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UK parents see smartphones as key to children's safety
Mon, 26th Feb 2024

Despite prevailing worries and adverse debates on smartphone usage by those under 16, fresh data indicates that most UK parents actually endorse this technology to ensure their children's safety and to provide them peace of mind. Interestingly, the discovery also exposes shifts in parental concern and attitudes towards children's liberty over generations.

The study came from Life360, the family locator application and safety membership platform. This organisation has collaborated with parenting specialist, Kirsty Ketley, to produce a list of recommendations on promoting children's self-reliance in the safest manner possible.

According to the investigation, smartphones play a crucial role in ensuring safety, independence, and convenience for pre and early teens in the eyes of UK parents. A majority of parents believe children should possess a phone by the age of 13. Safety and security are ranked as the top reasons for giving their child a mobile phone by 67% of parents, which far outweighs other elements such as educational requirements, convenience, and social interactions.

Despite most parents having spent their youth engaging in outdoor activities and staying out late with friends, parenting styles have significantly varied with time. Two-thirds of UK parents with children aged 13 and under perceive themselves as more apprehensive than their parents were and often adopt more safety measures than the previous generation.

The parents of Gen Alpha children recounted that their parents allowed them to stay home alone (67%), travel to school without adult supervision (81%), and go out with friends unsupervised (67%). However, as parents themselves, most are less likely to permit their own children to take part in unsupervised activities before their teenage years, with 60% for staying home alone, 73% for travelling to school without adult supervision, and 59% when it comes to going out with friends.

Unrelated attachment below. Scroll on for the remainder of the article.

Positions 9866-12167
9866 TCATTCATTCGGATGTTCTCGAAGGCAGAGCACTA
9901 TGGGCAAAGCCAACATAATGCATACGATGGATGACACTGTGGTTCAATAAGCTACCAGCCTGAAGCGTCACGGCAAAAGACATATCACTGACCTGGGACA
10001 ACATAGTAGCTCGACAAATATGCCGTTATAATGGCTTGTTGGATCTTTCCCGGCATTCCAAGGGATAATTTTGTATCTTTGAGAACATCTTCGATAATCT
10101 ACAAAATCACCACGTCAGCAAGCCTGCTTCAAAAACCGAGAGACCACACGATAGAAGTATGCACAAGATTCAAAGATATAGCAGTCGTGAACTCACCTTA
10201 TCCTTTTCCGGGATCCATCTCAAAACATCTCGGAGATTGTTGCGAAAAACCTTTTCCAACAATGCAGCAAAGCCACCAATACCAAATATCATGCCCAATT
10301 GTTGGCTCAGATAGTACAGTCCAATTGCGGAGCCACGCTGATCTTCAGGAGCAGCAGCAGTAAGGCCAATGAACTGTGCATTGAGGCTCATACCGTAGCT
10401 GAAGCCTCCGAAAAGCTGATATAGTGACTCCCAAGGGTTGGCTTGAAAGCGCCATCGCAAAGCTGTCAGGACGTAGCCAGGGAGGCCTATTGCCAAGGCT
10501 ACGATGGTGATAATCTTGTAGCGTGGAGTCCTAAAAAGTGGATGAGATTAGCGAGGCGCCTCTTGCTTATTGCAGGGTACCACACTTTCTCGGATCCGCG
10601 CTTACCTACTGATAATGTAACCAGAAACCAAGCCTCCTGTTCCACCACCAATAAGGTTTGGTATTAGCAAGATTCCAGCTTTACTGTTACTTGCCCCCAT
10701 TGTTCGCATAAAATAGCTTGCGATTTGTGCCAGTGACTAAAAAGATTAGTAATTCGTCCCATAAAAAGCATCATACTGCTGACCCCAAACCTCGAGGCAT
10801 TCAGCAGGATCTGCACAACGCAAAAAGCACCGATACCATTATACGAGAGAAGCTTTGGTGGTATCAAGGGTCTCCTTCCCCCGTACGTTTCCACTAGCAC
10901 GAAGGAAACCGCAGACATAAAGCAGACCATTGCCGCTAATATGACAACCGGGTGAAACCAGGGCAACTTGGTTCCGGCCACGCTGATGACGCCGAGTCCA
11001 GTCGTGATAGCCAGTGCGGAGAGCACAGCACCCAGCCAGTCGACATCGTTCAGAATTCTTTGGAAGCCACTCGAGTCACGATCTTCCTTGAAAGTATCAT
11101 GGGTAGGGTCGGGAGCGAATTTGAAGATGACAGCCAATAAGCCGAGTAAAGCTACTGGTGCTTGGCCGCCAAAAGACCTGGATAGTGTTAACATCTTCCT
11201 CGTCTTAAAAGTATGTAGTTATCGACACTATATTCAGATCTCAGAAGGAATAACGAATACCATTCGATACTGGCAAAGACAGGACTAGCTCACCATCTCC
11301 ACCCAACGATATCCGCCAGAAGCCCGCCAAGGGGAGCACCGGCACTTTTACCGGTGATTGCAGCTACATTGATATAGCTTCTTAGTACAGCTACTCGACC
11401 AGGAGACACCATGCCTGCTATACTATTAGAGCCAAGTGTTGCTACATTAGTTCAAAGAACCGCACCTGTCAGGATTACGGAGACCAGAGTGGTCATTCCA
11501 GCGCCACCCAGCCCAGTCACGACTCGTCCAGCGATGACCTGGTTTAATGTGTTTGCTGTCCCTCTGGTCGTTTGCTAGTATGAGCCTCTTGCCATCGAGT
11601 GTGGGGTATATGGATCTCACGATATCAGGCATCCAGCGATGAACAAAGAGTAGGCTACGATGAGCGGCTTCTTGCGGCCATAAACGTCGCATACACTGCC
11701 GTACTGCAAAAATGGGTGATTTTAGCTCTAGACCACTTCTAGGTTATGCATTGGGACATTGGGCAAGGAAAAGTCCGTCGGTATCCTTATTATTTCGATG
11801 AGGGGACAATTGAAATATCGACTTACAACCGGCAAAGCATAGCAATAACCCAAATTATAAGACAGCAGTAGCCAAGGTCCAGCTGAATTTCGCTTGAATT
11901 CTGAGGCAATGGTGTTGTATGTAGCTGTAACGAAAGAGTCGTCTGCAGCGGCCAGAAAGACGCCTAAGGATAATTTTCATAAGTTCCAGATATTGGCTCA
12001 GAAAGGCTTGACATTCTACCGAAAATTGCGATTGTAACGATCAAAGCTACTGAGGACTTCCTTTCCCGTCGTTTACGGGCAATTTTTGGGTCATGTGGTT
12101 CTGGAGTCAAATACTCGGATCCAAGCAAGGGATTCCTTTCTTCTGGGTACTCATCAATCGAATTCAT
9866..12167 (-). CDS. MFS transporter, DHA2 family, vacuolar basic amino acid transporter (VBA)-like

In this era of digital families, numerous parents are accepting technology as a medium to maintain peace of mind while parenting. They feel reassured that it is simpler to track their kids now than it was during their own childhoods. Parents whose children own smartphones predominantly seek confidence by actively utilising location-sharing technology. Many concur this makes them significantly more likely to allow their children to engage in significant activities like travelling to and from school (86%) and visiting shopping centres or towns with friends (86%) unsupervised. Conversely, just 30% were uncomfortable with their child using social media.

Addressing the increasing parental concerns, parenting expert Kirsty Ketley believes that apps are pervasive in the modern world and using a location-sharing app can be advantageous for children to allow their parents to know their location without the need for frequent communication, all while offering parents peace of mind. Children must know that they are being tracked, but collectively agreed rules can be put in place by children and parents. This way, children can still retain their privacy and independence while being aware that their parents are available should they require them.

Moreover, even among the 40% of respondents whose children do not possess a mobile phone, most agree that they will demand active location sharing when the time comes (87%), and 57% of these will need it always. Location-sharing technology is deemed necessary by most parents in two main scenarios; for contacting emergency services and when their child is travelling without an accompanying parent or guardian.

David Rice, International GM and CSO for Life360, stated that the research was commissioned to comprehend the real-world concerns of UK parents and the precautionary measures they employ to ensure their children's safety. The results confirm the fact that the use of location-sharing apps can offer families a sense of certainty about each other's safety and location while fostering communication, increasing trust, and providing children more freedom.

The study surveyed 1,000 UK parents of at least one child aged 13 years or younger and was carried out by DKC Analytics using Pollfish, on behalf of Life360.